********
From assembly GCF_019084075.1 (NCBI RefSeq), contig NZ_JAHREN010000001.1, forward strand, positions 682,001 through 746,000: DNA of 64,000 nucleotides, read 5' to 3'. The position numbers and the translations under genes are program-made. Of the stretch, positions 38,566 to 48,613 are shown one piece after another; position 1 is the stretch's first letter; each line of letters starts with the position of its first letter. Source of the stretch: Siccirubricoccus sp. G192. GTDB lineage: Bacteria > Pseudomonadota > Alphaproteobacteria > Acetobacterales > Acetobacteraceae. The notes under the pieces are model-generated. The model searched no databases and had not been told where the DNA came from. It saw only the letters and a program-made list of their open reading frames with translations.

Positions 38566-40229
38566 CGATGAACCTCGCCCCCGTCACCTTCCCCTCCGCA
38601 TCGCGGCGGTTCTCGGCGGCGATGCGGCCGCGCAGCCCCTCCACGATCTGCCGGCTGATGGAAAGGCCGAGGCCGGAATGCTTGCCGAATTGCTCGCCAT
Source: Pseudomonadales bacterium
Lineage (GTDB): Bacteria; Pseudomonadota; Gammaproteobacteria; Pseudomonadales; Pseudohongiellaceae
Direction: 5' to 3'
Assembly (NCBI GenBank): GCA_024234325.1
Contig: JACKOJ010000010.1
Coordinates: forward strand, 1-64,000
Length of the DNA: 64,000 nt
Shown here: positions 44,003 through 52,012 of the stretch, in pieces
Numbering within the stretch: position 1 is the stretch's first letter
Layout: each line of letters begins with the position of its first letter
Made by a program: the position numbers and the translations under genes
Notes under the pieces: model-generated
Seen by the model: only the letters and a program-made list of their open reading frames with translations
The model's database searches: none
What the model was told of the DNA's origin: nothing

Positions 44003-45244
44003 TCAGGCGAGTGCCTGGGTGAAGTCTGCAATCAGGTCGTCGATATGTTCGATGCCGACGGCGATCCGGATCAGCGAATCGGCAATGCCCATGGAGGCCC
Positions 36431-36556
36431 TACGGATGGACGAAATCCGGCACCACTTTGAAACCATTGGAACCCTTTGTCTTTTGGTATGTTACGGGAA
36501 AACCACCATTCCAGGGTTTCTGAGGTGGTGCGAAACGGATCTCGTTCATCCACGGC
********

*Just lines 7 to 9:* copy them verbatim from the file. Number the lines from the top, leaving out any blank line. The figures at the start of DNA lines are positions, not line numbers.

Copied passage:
Direction: 5' to 3'
Assembly (NCBI GenBank): GCA_024234325.1
Contig: JACKOJ010000010.1